rather than separately. Lesser but still significant savings can be made if essential and costly sections of a later pipeline can be anticipated during the construction of the initial pipeline. Water crossings, which can be very expensive, are a particular example. Quite commonly overseas, where a water crossing is to be made, other sets of pipes are also installed at the crossing even if there is no immediate use for them. Further, communication systems and the like need not be duplicated if further pipelines in the same corridor can be anticipated and allowed for at the time of initial construction.

The Commission is firm ly of the view that it is wholly consistent with the terms of its inquiry into product distribution rationalization that any company or companies contemplating new grass roots capacity in Sydney as well as the current Sydney refiners should, once again, take up the question of a products pipeline to Newcastle and Wollongong.


Three sites have been put forward as possible sites for a new refinery. The first is the site proposed by B.H.P./Sleigh at Kooragang Island; the other two are sites at Kurnell and Lucas Heights, which are being discussed in the context of the Ampol/Total proposal for a refinery in the Sydney metropolitan area. Each site is discussed on the basis that a refinery should be market orientated, that is to say, built in the area of the market it is intended to serve. The Kooragang Island site has been chosen to serve the Newcastle market, the other two sites to serve the New South Wales market.

22.1 Kooragang Island

Kooragang Island is an area available for reclamation of about 2,600 hectares (6,400 acres), dividing two arms of the Hunter River towards its mouth at Newcastle. The Department of Public Works owns the area and is reclaiming and developing it under the Newcastle Harbour Improvements Act 1953. The purpose of the reclamation is to provide land for industrial

development. About 290 hectares (720 acres) has been fully reclaimed and a


further 420 hectares (1,030 acres) partially reclaimed. The land is zoned as "Industrial B Heavy" under the Northumberland County District Planning Scheme which for Kooragang Island is administered by the Newcastle City Council. The first sub-division was released in 1963. Since that tim e the

planning of sub-divisions has been by necessity, on a flexible basis. The possible need for land on Kooragang Island for the establishment o f an oil refinery and also for oil and petroleum storage facilities has been recognized by the Department of Public Works for many years and has been allowed for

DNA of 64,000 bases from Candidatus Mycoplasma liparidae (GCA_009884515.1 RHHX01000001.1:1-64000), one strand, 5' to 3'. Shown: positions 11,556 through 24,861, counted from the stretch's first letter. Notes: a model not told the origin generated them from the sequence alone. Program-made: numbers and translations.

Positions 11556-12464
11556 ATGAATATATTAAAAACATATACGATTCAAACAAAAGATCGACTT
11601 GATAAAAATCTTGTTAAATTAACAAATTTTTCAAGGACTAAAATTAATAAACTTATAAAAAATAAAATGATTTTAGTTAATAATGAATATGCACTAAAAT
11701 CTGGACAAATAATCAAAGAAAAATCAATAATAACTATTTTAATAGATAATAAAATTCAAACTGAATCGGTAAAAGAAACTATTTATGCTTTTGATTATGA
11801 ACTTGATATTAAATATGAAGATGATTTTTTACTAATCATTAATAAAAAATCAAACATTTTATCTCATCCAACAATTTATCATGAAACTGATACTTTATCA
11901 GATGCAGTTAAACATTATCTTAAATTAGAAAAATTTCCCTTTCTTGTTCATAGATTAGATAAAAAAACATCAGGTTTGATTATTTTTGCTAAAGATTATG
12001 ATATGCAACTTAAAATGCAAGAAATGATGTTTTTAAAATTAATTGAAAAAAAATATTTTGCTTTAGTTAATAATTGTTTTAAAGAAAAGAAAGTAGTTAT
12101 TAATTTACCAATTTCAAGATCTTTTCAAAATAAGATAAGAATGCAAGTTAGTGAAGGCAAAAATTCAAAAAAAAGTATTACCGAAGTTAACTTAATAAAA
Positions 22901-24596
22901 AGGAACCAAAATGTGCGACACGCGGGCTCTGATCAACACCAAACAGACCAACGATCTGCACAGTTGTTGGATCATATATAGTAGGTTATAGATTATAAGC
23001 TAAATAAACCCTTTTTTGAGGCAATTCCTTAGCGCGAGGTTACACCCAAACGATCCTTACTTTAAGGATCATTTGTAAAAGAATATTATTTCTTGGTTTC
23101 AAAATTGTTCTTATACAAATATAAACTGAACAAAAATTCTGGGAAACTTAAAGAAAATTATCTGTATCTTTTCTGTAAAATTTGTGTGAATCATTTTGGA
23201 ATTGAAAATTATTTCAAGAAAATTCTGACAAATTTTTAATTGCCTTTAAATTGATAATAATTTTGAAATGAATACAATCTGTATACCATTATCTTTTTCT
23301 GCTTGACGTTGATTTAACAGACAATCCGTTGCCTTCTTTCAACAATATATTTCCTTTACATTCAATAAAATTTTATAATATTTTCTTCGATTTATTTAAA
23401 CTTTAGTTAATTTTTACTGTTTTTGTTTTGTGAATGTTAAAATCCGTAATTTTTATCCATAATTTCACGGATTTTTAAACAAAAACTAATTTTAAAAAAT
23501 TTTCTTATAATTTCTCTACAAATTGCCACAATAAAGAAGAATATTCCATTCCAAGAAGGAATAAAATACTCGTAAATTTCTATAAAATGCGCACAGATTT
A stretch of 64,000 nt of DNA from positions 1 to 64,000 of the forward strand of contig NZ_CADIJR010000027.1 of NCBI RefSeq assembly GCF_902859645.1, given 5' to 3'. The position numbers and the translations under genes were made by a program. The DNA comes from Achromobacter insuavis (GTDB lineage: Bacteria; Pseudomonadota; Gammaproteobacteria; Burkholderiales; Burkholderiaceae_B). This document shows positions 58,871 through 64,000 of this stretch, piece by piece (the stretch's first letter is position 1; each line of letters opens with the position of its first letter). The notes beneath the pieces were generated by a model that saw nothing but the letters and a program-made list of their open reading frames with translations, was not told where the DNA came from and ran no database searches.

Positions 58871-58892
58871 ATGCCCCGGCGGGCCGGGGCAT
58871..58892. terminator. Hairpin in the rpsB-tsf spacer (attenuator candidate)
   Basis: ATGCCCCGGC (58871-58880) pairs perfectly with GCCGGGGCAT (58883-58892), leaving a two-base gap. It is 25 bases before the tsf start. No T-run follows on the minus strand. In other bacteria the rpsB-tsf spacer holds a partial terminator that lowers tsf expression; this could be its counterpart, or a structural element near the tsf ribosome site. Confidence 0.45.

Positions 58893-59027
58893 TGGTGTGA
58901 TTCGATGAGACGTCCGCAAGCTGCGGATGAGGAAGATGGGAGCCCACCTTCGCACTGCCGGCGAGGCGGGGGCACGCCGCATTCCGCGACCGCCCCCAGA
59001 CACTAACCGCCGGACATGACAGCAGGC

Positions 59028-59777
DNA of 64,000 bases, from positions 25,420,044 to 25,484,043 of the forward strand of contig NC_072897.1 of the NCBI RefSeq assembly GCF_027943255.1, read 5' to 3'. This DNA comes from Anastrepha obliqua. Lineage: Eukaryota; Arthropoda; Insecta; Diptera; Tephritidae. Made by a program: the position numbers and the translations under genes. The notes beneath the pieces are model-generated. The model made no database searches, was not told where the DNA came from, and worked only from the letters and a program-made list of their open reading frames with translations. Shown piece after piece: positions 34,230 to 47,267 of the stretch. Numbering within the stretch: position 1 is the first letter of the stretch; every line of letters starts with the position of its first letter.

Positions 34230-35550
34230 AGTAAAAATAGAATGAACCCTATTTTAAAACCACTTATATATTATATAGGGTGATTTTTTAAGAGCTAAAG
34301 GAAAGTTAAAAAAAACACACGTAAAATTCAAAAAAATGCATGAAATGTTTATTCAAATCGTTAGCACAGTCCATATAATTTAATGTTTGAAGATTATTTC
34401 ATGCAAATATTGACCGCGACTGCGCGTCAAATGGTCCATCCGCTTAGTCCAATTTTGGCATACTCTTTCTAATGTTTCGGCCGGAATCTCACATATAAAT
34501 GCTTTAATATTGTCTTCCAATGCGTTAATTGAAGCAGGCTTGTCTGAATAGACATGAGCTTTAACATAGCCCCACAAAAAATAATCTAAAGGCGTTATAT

in its planning. The Commission has inspected the site. The closest residential area to Kooragang Island is Stockton which is about a mile to the south-east. In 1972 an inquiry directed by the Minister for Environmental

Control under the terms of the State Pollution Control Commission Act of 1970 was conducted into all existing and proposed future operations and developments on the Island in respect of matters relating to pollution. No doubt with the findings of that inquiry in mind, the State Pollution Control Commission informed the Commission that, in its opinion, there was no particular factor that would automatically render this location unacceptable, on environmental grounds, as a site for a petroleum refinery of advanced environmental design and that the site was well worthy of further study.

The Town Planner of Newcastle in evidence to the Commission stated that the Newcastle City Council in general accepts the findings of the inquiry into pollution on Kooragang Island and that those parts of Kooragang Island set aside for heavy industry are suitable for such purpose.

22.2 Lucas Heights and Kurnell

The site at Lucas Heights is situated in the Shire of Sutherland and consists of 186.4 hectares (454 acres) of Crown land bordered on the west and south west by the Heathcote Road and on the south east by the New lllawarra Road which joins the Heathcote Road to Menai. The junction of the two

roads is at the southern-most point of the site. All but 73 hectares (180 acres) of the site lies within a one mile radius from the HIFAR reactor on the Australian Atomic Energy Commission Research Establishment site. The Kurnell site consists of an area of approximately 193 hectares

(477 acres) made up of a number of parcels of land in various sub-divisions. The southern boundary is ocean front. The northern boundary is partly upon Quibray Bay and partly upon land owned by I.C.I. It is bounded on the east and west by areas of land privately owned. The site is approximately

in the middle of Kurnell Peninsula and quite close to the A.O.R. refinery which lies to the north-east of it. Ampol instructed a consulting engineer of 24 years experience to investigate, with the assistance of overseas and local specialists in process technology and environmental issues, the availability of areas within the

Sydney region considered suitable for siting a modern oil refinery. The consulting engineer was supplied with a report from Ampol containing a